CW: What changes did you see in yourself during the course of your study abroad program? What did your experience teach you about yourself and the world around you?
DP: I became so much more confident and self-reliant during my semester in London. I learned that I could do anything if I put my mind to it and made a plan. My experience abroad also taught me that people are generally good. No matter where I was or if people spoke the same language as me, I was amazed how much kindness I experienced from complete strangers! I will never forget how kind an Italian pharmacist was to me when I seriously hurt my feet while on Spring break in Rome. She didn’t speak English and I didn’t speak Italia,n but we somehow communicated enough that she was able to help me, all while being extremely respectful and cheerful. While working in the ER the past several years, I’ve made sure to always remember that experience when encountering a language barrier!
CW: What did it feel like to return home and adjust to life in the US again? How did your friends and family react to your stories? Did you experience any reverse culture shock?
DP: It surprised me just how hard returning home and adjusting to life in the US again was and I definitely experienced reverse culture shock. I was absolutely excited to see my friends and family but none of them seemed to quite understand the transformative experience I had. I also started noticing things about America I never had before – and those things weren’t always good. Now that I’ve been home longer, I try hard to not compare things, to just accept that the American and English cultures are different but not one is necessarily better than the other.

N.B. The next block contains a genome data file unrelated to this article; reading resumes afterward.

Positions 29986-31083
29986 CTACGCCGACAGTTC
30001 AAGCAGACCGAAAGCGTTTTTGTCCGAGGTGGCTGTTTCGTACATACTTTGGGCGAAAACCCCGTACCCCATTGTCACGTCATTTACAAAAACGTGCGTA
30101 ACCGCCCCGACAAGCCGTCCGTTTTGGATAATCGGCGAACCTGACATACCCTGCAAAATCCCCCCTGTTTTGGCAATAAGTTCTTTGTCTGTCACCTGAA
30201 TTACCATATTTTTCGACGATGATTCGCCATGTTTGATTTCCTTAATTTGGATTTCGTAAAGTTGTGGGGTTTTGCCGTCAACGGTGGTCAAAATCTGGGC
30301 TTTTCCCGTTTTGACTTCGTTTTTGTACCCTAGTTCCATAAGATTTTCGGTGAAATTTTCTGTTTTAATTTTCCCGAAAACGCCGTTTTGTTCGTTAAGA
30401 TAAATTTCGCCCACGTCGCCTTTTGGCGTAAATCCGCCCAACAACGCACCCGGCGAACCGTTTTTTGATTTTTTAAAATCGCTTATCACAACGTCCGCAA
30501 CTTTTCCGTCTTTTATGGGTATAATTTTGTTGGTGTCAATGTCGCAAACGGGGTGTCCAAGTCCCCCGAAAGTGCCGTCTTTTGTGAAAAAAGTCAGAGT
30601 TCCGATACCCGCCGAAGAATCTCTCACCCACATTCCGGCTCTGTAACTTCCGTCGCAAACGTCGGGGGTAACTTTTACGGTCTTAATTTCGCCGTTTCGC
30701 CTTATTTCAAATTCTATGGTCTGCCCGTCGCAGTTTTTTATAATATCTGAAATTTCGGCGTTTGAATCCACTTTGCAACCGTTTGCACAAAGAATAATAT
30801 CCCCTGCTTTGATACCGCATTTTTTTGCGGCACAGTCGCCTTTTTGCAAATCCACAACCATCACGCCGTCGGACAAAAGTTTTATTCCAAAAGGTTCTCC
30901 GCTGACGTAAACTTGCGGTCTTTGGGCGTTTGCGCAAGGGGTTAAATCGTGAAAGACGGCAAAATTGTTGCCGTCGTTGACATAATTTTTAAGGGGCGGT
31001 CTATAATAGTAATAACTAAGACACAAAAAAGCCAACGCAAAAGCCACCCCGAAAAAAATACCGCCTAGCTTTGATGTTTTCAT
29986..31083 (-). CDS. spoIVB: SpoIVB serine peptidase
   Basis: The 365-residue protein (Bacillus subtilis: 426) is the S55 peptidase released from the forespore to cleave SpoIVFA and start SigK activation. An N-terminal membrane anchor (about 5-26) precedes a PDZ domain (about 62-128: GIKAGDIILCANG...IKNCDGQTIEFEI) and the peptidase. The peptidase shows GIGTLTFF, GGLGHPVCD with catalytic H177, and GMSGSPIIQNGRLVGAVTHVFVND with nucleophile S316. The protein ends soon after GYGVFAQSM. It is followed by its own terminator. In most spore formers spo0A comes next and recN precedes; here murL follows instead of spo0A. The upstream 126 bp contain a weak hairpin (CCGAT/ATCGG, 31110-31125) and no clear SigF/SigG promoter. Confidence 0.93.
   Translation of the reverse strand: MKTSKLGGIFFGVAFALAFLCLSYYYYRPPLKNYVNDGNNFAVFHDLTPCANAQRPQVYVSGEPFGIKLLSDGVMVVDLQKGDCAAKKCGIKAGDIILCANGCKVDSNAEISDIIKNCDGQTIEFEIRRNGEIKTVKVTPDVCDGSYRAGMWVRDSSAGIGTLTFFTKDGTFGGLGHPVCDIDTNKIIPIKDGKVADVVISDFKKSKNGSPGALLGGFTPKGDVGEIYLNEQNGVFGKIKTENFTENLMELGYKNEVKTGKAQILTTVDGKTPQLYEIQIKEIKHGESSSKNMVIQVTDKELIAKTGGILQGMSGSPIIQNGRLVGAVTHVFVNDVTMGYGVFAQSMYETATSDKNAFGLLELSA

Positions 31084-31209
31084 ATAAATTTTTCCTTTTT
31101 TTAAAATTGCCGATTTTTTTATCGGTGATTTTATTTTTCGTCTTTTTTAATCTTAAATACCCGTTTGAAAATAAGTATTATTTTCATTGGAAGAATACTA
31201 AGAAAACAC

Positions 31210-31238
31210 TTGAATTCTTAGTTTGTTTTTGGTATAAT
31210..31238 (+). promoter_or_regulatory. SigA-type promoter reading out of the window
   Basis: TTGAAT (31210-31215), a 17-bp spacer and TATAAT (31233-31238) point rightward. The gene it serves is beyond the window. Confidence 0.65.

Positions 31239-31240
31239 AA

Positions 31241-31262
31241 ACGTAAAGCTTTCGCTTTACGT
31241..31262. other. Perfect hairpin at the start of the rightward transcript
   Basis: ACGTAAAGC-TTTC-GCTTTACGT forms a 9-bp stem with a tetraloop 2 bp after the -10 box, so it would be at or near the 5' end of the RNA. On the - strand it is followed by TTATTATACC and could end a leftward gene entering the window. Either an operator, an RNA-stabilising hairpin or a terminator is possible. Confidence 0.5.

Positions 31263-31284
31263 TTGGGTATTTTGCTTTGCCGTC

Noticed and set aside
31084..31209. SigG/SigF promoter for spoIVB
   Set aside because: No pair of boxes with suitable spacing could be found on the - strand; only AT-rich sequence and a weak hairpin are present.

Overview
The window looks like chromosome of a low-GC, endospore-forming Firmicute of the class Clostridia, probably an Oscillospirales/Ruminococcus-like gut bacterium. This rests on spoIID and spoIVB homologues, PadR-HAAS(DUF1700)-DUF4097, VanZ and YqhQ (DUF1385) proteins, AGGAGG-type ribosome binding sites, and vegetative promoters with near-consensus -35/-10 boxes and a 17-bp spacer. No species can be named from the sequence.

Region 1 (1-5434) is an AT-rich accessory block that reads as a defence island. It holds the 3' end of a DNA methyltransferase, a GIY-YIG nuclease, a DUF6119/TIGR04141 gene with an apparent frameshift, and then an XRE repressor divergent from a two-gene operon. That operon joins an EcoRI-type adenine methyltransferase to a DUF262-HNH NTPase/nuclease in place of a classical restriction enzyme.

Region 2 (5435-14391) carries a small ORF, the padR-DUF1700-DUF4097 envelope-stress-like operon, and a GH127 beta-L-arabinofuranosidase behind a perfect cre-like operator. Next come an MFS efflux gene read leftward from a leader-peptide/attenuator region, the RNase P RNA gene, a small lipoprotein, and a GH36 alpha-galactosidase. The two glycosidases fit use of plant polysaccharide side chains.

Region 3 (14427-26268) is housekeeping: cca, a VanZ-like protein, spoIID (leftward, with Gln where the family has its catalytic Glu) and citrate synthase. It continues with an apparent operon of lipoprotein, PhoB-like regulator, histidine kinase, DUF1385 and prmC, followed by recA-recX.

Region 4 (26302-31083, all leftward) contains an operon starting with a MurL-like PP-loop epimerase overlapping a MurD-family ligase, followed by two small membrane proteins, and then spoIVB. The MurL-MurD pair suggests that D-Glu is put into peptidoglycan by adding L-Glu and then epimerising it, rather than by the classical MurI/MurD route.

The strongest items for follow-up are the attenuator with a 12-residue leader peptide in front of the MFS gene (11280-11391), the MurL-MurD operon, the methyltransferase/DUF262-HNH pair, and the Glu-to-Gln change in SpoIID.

CW: What advice would you offer students currently studying abroad or considering a program?
DP: My advice to students considering a program is to just take the jump. It can be scary to decide to study abroad because it’s stepping into the unfamiliar. You will learn so much about yourself and will only regret not deciding to study abroad sooner!

To students currently abroad – enjoy every minute! Explore everything you can and travel as much as possible. Don’t take a second for granted. If you get homesick, turn to the other students on your program or your professors. They all want you to succeed and have the best experience possible and they will help you however they can!
Thanks Denise!
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Topics: London, England, Interviews